The volleyball game between the U.S. and China, where tariffs are the ball and businesses are the spectators, is continuing to play out.
As the Office of the United States Trade Representative (USTR) accepts public comments on the U.S.-ordered Section 301 tariffs imposed on China for its errant intellectual property practices, at least one organization has suggested apparel and textiles be added to the list of targeted tariff lines.
The National Council of Textile Organizations (NCTO) said Friday that it will take steps intended to add textile and apparel products to the current 301 retaliation list and remove the textile machinery items that already appear on the list.
In March the U.S. announced $50 billion worth of tariffs aimed at China—which would see 1,300 products face tariffs as high as 25 percent. The tariffs came as part of a Section 301 trade action, in which President Trump can impose the tariffs without approval from Congress on grounds that China’s “unfair” policies on forced technology transfer and intellectual property for U.S. companies doing business there, has burdened or restricted U.S. commerce.
On the list of 1,300 currently targeted tariff lines, is much of the machinery used to make apparel and textiles, like spinning machines, knitting machines and sewing machines to name just a few. Now, however, the NCTO is looking to see textile machinery lifted from the list and replaced, instead, with textiles and apparel.
The idea is that if U.S. companies are forced to pay new tariffs on apparel imports from China, they might think twice about doing so.
Amid what’s seemed like a unified fight to protect textiles and apparel from the tariffs, the move may give some pause—but according to NCTO president and CEO Auggie Tantillo, it’s critical to sustaining U.S. manufacturing.
Explaining the NCTO’s position, Tantillo said U.S. producers of fiber, yarn and fabric generally partner with cut and sew operators within the Western Hemisphere, which means when those finished products come back to the United States for consumption, they could be made out of U.S. yarns and apparel, which means a boon for the domestic sector.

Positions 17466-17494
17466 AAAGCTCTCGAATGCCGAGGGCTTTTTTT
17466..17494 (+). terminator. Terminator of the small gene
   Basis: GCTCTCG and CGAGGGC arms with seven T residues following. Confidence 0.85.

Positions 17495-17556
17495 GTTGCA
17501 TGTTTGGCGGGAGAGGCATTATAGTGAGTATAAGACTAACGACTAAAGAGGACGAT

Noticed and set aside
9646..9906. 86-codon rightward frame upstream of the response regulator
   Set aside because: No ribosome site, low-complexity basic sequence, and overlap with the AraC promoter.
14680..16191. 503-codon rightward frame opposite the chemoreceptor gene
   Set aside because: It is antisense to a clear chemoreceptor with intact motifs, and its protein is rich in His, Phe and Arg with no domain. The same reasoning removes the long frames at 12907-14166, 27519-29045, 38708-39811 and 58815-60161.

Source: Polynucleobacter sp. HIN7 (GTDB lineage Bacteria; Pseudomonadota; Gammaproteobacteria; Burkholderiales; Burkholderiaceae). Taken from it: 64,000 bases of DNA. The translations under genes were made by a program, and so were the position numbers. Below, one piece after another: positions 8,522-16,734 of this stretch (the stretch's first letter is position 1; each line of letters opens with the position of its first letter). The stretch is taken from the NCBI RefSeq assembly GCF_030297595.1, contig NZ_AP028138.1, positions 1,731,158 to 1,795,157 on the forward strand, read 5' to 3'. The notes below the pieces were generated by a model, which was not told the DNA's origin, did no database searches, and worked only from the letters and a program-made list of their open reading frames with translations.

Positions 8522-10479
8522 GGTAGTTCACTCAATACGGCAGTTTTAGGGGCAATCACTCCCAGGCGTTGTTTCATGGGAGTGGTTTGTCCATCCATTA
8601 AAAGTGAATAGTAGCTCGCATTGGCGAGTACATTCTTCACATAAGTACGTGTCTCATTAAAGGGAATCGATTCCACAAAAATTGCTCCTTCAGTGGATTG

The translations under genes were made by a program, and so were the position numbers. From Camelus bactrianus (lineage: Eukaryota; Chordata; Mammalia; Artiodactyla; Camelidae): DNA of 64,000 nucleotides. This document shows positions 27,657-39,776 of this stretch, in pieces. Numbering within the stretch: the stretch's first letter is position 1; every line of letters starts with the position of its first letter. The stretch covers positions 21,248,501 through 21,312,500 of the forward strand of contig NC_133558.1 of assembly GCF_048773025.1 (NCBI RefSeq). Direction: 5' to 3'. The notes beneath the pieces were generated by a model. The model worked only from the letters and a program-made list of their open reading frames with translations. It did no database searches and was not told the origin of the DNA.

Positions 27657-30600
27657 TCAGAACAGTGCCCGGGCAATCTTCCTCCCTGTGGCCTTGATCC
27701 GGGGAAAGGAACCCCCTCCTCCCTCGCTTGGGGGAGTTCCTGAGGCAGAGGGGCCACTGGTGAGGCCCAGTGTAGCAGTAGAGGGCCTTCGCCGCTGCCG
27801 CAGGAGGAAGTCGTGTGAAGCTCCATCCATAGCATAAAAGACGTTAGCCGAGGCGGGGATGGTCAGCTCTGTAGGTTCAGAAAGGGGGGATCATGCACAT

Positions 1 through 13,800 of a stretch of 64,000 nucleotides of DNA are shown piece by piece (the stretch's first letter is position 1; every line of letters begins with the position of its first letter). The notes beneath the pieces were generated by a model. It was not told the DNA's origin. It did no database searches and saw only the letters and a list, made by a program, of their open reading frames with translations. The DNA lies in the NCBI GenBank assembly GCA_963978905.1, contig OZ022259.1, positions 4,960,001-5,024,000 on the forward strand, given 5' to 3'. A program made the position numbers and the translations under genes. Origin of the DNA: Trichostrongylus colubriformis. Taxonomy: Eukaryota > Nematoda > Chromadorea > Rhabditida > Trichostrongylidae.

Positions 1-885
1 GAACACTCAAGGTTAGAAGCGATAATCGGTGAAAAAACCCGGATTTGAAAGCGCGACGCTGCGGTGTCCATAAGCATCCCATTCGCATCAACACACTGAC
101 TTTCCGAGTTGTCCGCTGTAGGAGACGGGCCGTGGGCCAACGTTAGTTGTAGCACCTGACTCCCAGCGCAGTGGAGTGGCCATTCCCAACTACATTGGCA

With China, however, which has been a direct competitor for Western clothing and home furnishings, its domestic product rarely or “almost never,” according to Tantillo, contains any U.S. fiber or fabric.
“An apparel manufacturer in Honduras is likely making a garment out of fabric made in North or South Carolina. They are then shipping that finished product to the U.S. market but they are having to compete directly with a Chinese garment made of Chinese yarn and fabric,” Tantillo offered by way of example. “So if China dominates the U.S. market, and if they’re cheating to dominate the market, they not only hurt the Honduran company but they hurt the U.S. fiber and fabric manufacturer that’s supplying the Honduran manufacturer with textile inputs.”
That, according to Tantillo, is what’s been putting the U.S. apparel industry at a disadvantage and helping to fuel China’s rise to the most dominant global supplier of textiles and apparel.
“So it’s long overdue for a mechanism, or a set of mechanisms, to rebalance the book a little bit here,” Tantillo said. “By putting them on this retaliation list, it does force sourcing agents to look to other suppliers. Some of those suppliers may be elsewhere in Asia, some may be in North America or Central America.”
If some of that production comes back to the U.S., it will likely be made using U.S. inputs.
“We would like for the entities that have driven China’s massive growth in the global marketplace to have to think twice now about whether the free ride of artificially priced goods coming out of China is over,” Tantillo said.
Other U.S. apparel organizations, like the American Apparel and Footwear Association (AAFA), remain staunchly against new tariffs on apparel and textiles.
Reiterating its position to Sourcing Journal Friday, a spokesperson for the AAFA said, “We strongly oppose any efforts to impose tariffs on textiles, apparel, or other consumer goods. Tariffs are a hidden tax on U.S. consumers and are highly inflationary. A 25 percent tariff on our products would cost the average American family of four as much as $500 more per year. That said, we were pleased that the Trump Administration chose not to include textiles and apparel on its original list of products marked for tariffs, and strongly encourage them to refrain from adding tariffs in the future—either to the initial list or on any subsequent lists.”
For Tantillo, the polarity between the two positions has to do with the makeup of each organization’s members. Those largely built by brands that have been buying products from China to support their business will be far less keen to see tariffs on apparel and textile goods from China.
“They are the entities that have worked with China to source that product and get it into the United States for three decades,” Tantillo said.
The NCTO will make a formal submission to the USTR during the public comment period on the Section 301 intellectual property rights case, which will be open for submissions through May 11, with a public hearing to follow on May 15.